The perfect underdog story is natural and plays out in backyards and driveways across America.

It’s one of the last places athletic competition can permissibly take place during the coronavirus pandemic. It’s a 1 on 1 contest of siblings with a basketball — of course as long as neither has been exposed to the outside world in 14 days and neither has contracted COVID-19.

Jefferson starting point guard Caleb Stelse is the youngest of four children in his family. Lake Mills junior point guard and Capitol North Player of the Year Julianna Wagner is the youngest of three.

Wagner, who tore her ACL in the WIAA Division 3 state semifinal this year for the L-Cats, grew up with two older brothers — Eli, a senior at Lake Mills, and Brady, a 2017 graduate who went on to play at UW-Stevens Point.

Like Stelse, Wagner remembers fiercely competitive family games in the driveway. For the Wagners, that evolved into three-player games of 21 resulting in a fierce competitive edge for the three-sport athlete.

“I easily got my toughness and grit from playing 21 against them in the driveway,” Wagner said. “My brothers have taught me not only to give 100 percent all the time, but also to be the best teammate I can be. I’ve learned to appreciate the game, but also way more, like the friendships and bonds that are made throughout your high school career.”

The competitive nature of playing head to head is obvious in a game of H-O-R-S-E, 1 on 1 or 21; but the idea of becoming a better player than a sibling is another component. For Jeffery and his sister Carley, that means arguing about which player was a better shooter — Drew made 39 percent of his 3-point attempts his senior year and Carley’s career percentage at St. Cloud State was lower.

Stelse also was driven by sibling rivalry.

“I feel like they make me invest more into the game,” Stelse said. “Some people might hop onto the court and enjoy playing. But I feel like it’s a family game and it’s embedded in my nature. When I have my siblings watching me at a game, I want to play better because they’re there — it’s like you’re showing off for them.”

The obvious advantage of having older siblings playing basketball or any other sport is having a rebounder or passer to work with and get more shots up. Jeffery and Nikolay benefited from that as team managers for their sisters — Carley and Anna, respectively.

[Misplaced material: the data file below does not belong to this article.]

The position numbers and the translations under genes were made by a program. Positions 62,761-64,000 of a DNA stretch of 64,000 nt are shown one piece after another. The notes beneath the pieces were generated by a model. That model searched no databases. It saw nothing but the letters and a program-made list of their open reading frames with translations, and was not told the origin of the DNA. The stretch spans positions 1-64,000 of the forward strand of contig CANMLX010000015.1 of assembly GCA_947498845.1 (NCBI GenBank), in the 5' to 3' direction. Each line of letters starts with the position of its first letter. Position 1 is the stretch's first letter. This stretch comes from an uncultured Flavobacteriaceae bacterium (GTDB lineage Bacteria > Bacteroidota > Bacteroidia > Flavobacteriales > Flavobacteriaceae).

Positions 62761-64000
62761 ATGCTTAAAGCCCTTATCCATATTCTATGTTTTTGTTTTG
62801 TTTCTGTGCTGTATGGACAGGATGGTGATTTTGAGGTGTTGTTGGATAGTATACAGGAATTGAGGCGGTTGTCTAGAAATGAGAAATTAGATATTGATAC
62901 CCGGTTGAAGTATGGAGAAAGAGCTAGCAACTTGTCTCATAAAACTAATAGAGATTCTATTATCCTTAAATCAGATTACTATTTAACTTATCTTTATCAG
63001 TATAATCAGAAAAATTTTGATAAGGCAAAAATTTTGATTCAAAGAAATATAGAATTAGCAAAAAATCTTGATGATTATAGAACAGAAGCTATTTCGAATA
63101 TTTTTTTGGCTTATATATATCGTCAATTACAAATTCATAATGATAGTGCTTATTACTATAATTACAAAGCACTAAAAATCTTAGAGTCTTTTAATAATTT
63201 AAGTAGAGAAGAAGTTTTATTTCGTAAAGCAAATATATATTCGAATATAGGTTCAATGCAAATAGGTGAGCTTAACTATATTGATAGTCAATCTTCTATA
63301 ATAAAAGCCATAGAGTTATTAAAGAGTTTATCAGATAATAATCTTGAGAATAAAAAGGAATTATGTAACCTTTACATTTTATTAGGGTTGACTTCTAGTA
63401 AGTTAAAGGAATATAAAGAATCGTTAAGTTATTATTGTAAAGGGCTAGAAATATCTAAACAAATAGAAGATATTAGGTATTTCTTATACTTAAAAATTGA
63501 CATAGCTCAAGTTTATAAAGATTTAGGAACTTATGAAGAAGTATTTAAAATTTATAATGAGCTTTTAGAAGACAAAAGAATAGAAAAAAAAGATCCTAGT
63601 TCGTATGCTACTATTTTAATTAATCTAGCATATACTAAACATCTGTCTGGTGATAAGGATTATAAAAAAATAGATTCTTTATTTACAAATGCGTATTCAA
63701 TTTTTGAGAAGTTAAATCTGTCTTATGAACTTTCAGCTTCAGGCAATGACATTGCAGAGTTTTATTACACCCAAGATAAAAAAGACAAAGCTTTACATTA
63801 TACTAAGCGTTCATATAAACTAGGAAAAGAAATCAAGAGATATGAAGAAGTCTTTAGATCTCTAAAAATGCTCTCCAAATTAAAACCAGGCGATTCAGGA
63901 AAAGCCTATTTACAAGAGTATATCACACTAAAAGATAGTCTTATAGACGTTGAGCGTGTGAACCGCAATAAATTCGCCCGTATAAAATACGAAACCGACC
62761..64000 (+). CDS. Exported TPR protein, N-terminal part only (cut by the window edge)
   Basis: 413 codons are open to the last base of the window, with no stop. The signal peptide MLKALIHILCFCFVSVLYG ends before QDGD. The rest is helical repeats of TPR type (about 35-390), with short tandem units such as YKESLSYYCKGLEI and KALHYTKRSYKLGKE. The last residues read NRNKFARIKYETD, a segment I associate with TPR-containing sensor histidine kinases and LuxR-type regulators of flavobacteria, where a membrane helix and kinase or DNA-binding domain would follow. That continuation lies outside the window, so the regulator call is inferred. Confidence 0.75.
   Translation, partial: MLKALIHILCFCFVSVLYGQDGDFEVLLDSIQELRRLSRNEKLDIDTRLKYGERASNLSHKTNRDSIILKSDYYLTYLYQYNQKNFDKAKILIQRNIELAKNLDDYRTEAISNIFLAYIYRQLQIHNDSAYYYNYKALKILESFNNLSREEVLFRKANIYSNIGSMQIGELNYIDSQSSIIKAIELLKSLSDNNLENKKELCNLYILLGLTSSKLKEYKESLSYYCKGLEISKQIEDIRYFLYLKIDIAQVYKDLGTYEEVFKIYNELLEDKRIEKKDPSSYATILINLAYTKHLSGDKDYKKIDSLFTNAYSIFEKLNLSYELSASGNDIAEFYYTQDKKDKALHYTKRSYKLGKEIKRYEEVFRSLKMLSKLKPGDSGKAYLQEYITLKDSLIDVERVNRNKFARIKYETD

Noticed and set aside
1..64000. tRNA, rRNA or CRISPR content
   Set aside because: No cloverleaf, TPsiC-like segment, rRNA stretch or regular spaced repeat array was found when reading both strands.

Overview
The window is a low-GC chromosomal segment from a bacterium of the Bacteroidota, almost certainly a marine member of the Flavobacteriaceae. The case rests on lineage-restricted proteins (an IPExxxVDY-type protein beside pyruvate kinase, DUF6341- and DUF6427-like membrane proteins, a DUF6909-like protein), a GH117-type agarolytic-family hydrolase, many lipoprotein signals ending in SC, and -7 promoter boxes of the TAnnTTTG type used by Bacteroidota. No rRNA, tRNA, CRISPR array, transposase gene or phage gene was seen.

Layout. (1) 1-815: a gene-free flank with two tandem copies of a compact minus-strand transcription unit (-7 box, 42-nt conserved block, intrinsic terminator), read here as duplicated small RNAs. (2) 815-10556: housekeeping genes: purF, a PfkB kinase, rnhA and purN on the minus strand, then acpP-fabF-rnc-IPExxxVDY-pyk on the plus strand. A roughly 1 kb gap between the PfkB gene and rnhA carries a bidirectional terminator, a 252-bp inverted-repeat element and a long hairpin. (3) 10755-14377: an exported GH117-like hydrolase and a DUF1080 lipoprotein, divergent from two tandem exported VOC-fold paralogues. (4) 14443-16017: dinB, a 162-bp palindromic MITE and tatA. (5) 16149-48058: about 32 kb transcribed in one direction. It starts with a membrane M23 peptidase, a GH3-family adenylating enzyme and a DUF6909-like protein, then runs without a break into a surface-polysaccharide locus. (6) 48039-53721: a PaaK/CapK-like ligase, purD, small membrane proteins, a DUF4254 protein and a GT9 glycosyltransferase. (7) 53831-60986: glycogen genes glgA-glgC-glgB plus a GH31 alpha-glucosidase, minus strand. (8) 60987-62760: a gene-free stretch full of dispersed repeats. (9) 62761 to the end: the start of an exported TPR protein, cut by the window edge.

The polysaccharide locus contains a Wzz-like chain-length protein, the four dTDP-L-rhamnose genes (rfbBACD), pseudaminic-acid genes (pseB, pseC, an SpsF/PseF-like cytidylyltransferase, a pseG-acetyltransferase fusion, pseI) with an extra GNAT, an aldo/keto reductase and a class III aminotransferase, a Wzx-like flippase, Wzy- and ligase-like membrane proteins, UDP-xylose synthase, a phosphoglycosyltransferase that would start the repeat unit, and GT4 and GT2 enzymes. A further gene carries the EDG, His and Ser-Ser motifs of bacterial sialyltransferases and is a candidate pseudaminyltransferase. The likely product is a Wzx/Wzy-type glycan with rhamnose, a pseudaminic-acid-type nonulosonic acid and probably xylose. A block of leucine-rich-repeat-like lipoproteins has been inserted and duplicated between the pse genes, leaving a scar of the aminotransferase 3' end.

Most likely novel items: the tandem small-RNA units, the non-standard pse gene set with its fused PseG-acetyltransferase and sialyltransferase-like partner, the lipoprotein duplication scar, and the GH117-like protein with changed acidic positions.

Another obvious advantage of having older siblings playing any sport is the repetition of competition. Stelse said his oldest brother’s skill set was completely different as he was a 6-4 wing specializing as a slasher.

Wagner’s ability to protect the ball while crossing over is a direct product of playing against her brothers. Nikolay’s ability to absorb contact and still finish in the paint as a 5-foot-9, 125-pounder or quickly pull up and make mid-range jumpers is as much a product of pick-up games with his older brothers’ friends as it is getting extra practice with his dad, Bernie.

“Jay’s friends would come over and bully me physically and that’s where I learned to hoop with contact and size up against me,” Jack Nikolay said. “My dad was also my coach in middle school, so my whole family was connected with the sport. My dad and I spent hours in the gym with countless free throws, 3s and left handers. Basketball was a family thing and it surely made me better.”

In the time of coronavirus, the natural basketball rivals take on an added level of support for each other. Especially for Wagner, who had a successful surgery on Thursday.

“When I hurt my knee, both of my brothers were very caring and were there for me,” Wagner said. “The past few weeks, both of my brothers have just been making me smile and laugh.”

Not all rivalries are bitter.

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